On ESPN.com today, Jerry Crasnick had a nice profile on Rockies second baseman DJ LeMahieu, his importance to the team, and his possible future in Colorado. The piece was a good one, giving some behind the scenes info on what LeMahieu means to the Rockies clubhouse and what the plans might be for the Rockies at second base going forward.
Crasnick also spoke to Rockies general manager Jeff Bridich about LeMahieu and what the team’s plans at second base might be in 2019, given that LeMahieu will be a free agent and prospects Garrett Hampson and Brendan Rodgers look to be ready to step in should LeMahieu leave. Bridich, however, did not seem too keen on that idea, as this is what he said to Crasnick on the subject:
”We’re taking things step by step, because you never know what can happen. We very much believe in the abilities of [Rodgers and Hampson] and even more guys in our system. But we’re not in the business of gifting opportunities to young players just because they happen to be in the organization. They have to earn it.”
Given the usage, or lack thereof, of young hitters like Ryan McMahon, Raimel Tapia and even Hampson himself this season, that quote from Bridich explains a lot, and none of it is good for the Rockies.
What Bridich does not make clear is exactly how a young player is meant to earn an opportunity with the Rockies. Given that the article was really about LeMahieu, Crasnick may not have asked that question as a follow-up. But Rockies fans reading that now reasonably have questions about what exactly “earning it” means for Bridich.
Tapia, for instance, has hit .330/.367/.506 in 860 appearances at Triple-A Albuquerque but has received just 23 plate appearances with the Rockies this season. Also, Tapia is out of minor league options after 2018 but has not received enough big league playing time to really know whether or not he can significantly contribute to the Rockies going forward. So it does not seem that performance at Triple-A is the way for a young player to earn an opportunity.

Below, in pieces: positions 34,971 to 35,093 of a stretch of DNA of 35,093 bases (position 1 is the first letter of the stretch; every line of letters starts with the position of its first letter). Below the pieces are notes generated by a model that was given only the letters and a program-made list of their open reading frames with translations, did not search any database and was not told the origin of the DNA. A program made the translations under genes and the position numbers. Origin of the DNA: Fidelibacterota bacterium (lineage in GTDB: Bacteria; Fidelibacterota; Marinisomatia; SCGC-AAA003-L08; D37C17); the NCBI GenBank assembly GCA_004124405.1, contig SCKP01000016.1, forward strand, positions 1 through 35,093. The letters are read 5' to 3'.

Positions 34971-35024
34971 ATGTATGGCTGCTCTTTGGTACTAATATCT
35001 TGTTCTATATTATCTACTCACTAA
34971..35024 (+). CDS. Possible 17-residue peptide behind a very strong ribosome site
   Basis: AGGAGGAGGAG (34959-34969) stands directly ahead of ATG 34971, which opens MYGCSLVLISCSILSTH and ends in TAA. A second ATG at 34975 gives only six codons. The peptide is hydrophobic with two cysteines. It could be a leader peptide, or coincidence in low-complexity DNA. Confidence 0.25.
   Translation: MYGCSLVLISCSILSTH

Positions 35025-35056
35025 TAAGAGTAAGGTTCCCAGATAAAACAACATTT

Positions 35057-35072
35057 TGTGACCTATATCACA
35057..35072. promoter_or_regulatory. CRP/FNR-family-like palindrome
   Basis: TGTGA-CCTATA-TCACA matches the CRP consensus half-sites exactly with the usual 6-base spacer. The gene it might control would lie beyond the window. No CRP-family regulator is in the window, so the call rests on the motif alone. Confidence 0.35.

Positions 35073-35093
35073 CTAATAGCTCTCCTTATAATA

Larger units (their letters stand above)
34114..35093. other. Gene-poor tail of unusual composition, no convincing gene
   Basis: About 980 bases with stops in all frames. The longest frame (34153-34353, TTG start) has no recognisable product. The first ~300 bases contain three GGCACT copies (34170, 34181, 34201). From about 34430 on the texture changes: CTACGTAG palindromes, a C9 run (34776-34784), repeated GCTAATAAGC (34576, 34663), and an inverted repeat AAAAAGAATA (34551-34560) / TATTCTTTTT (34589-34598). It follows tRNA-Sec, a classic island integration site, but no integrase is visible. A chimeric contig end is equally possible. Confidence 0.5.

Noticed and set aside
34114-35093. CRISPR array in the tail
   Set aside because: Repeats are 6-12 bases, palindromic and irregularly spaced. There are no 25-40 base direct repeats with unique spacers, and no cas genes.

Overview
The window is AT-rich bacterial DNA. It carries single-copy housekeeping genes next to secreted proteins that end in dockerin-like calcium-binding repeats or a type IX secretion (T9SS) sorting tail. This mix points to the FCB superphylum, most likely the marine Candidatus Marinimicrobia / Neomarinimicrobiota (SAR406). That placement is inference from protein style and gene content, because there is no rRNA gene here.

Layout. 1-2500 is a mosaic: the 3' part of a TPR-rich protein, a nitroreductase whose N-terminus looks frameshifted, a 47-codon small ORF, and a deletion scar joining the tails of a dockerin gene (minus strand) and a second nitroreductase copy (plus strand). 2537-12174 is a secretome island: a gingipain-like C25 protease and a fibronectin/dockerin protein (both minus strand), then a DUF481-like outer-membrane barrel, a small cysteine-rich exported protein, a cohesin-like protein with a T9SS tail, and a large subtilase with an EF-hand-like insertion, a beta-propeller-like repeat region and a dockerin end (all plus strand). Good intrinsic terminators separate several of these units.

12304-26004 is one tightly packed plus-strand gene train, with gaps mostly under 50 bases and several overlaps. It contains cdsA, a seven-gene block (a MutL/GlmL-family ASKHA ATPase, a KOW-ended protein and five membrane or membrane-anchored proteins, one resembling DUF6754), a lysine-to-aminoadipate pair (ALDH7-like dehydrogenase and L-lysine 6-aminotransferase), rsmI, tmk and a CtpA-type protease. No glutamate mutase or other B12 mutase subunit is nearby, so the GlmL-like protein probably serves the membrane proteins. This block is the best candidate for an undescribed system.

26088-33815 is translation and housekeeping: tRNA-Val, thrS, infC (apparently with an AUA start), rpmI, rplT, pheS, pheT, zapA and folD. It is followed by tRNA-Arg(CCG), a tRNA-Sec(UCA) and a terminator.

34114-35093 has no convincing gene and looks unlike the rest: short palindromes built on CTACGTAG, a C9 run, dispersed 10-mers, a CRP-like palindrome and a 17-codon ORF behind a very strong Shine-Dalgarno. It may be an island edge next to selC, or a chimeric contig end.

Perhaps then it is performance when you do get time at the big league level that can earn a young player an opportunity for regular time with the Rockies. McMahon seemed to be breaking through to become a regular in the lineup in early August, even hitting clutch home runs in back-to-back games against the Dodgers, including a walk-off on August 11. Since that walk-off home run, however, McMahon has gotten just 54 plate appearances and 11 starts in 35 games over six weeks. So performance in limited big league time does not seem to be the key either.
If it is not performance that will earn a young player an opportunity, maybe then it is necessity. However, when Trevor Story went down with an injury this week, the Rockies opted to start Ian Desmond, who had played just one game at shortstop since committing 27 errors there in 2015, at shortstop on Wednesday instead of just handing the reins to Hampson until Story returned. So it seems the Rockies are willing to play an underperforming veteran out of position rather than start a rookie every day when the need arises.
There’s a double-standard within all of this as well. It seems that there is no level of poor performance to which a veteran can drop to that will cost him his starting role with the Rockies – unearning playing time, we might say. Since the All-Star Break, Desmond has hit just .234/.284/.356 with two home runs, yet has started 48 of 56 games. Gerardo Parra has hit a paltry .280/.337/.364 this season and has not hit a home run since June 24, yet he has nearly twice as many plate appearances this season (421) as Tapia and David Dahl combined (244).
The message from Bridich and the Rockies is clear in both words and actions. If you are a young position player, you will not be allowed to work through any form of growing pains at the big league level, no matter how poorly the veteran in front of you plays. The quote is revealing simultaneously because it explains a lot of the way the Rockies roster has been handled this year, while also confusing the reader to wonder about the difference between “gifted” playing time and learning on the job, and what it would really take for a player to “earn it.”